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With the US-China trade war deteriorating it is becoming increasingly likely that China…[will] ban exports of rare earths to the USA. This would lead to a scramble by the U.S. to source non-Chinese rare earth sources. This article…[highlights the supply situation and provides a link to those] non-Chinese rare earth miners which are likely to benefit from increased U.S. buying and/or investment.
The U.S. is vulnerable to a China ban on rare earths as:
The U.S. imports 78% of their rare earths from China
Key industries that rely on the rare earths
Rare earths are used in the drives of computers, mobile phones, mp3 players and cameras. They are also used in hybrid electric motors, luxury electric car motors, wind turbines, aerospace, military applications, mag-lev trains, and other consumer products (TVs, washing machines, vacuum cleaners etc.).
Source: US Geological Survey
Magnets are the key rare earth demand driver
Rare earths demand forecast by UBS to increase by 655% in a 100% EV world
The two key rare earths used for permanent magnets in EV motors are neodymium (Nd) and praseodymium (Pr). Even despite the trade war threatening supply, these two key ‘magnet rare earths’ will see surging demand from the EV boom. In fact, in a 100% EV world demand for the magnet rare earths is forecast by UBS to increase by 655%.
China neodymium (Nd) and praseodymium (Pr) forecast demand to 2025
Source: Alkane Resources Ltd.
Talk of a China ban of rare earth exports sent neodymium prices soaring last week
The original article identifies the producers, developers and explorers of rare earth companies that may well benefit from a China export ban to the U.S. or from surging EV demand and provides a description of their activities and also identifies a rare earth ETF that you may be interested in.
- China may not ban rare earth exports, a black market may appear, or the World Trade Organization…[may implement some sort of penalty on China were it to contravene its] 2014 ruling that China can’t put limits on rare earth exports…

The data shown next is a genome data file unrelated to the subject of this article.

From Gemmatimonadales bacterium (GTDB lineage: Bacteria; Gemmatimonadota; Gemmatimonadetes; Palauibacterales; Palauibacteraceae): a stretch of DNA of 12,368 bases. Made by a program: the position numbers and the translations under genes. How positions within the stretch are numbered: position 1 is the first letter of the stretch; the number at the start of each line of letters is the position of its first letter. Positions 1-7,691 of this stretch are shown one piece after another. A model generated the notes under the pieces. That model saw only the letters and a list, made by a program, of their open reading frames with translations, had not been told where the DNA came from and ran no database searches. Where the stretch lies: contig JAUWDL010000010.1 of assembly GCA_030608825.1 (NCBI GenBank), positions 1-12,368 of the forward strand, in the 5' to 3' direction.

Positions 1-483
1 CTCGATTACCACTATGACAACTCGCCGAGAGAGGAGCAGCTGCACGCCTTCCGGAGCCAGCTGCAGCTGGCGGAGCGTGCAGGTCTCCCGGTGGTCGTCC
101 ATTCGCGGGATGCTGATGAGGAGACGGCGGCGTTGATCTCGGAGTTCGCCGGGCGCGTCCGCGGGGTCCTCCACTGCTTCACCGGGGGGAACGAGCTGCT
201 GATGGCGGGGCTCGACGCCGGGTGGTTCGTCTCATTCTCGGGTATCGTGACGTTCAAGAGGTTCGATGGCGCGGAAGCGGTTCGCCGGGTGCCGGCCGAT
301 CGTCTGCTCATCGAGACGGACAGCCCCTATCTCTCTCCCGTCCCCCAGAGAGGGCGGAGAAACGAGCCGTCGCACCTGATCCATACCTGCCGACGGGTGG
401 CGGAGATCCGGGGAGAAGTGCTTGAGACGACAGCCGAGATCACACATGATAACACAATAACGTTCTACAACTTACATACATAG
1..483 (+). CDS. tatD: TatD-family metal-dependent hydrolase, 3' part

- Electric vehicle manufacturers may opt for cheaper lower performance induction electric motors, not requiring rare earths.
- Due to the high price of rare earths new experimental magnets with less or no rare earths may be developed…
- Rare earth projects require very high upfront capital expenditures which often lead to funding difficulties…
- Fierce Chinese competition…[may cause] oversupply due to illegal Chinese or other miners dumping onto the market.
- Japan has large undeveloped rare earth resources at Minamitori Island, that one day could possibly flood the market….
- [If China were to] ban rare earth exports to the U.S. there would be a shock to supply, which has the potential to disrupt part of the U.S. high tech sector. Should this occur non- Chinese rare earth producers can be big winners, and near term producers may see a new found support to rush them into production.
…[Despite the above] investing in quality rare earth miners is a good long-term strategy, as rare earth demand is set to outstrip supply, especially for the magnet rare earths NdPr. For now my top stock pick for the sector continues to be…(continue reading here).
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Editor’s Note: The above excerpts from the original article by Matt Bohlsen have been edited ([ ]) and abridged (…) for the sake of clarity and brevity. The author’s views and conclusions are unaltered and no personal comments have been included to maintain the integrity of the original article. Furthermore, the views, conclusions and any recommendations offered in this article are not to be construed as an endorsement of such by the editor. The author is receiving compensation for this article based on traffic to his original article so please visit his original posting on Seeking Alpha. Also note that this complete paragraph must be included in any re-posting to avoid copyright infringement.
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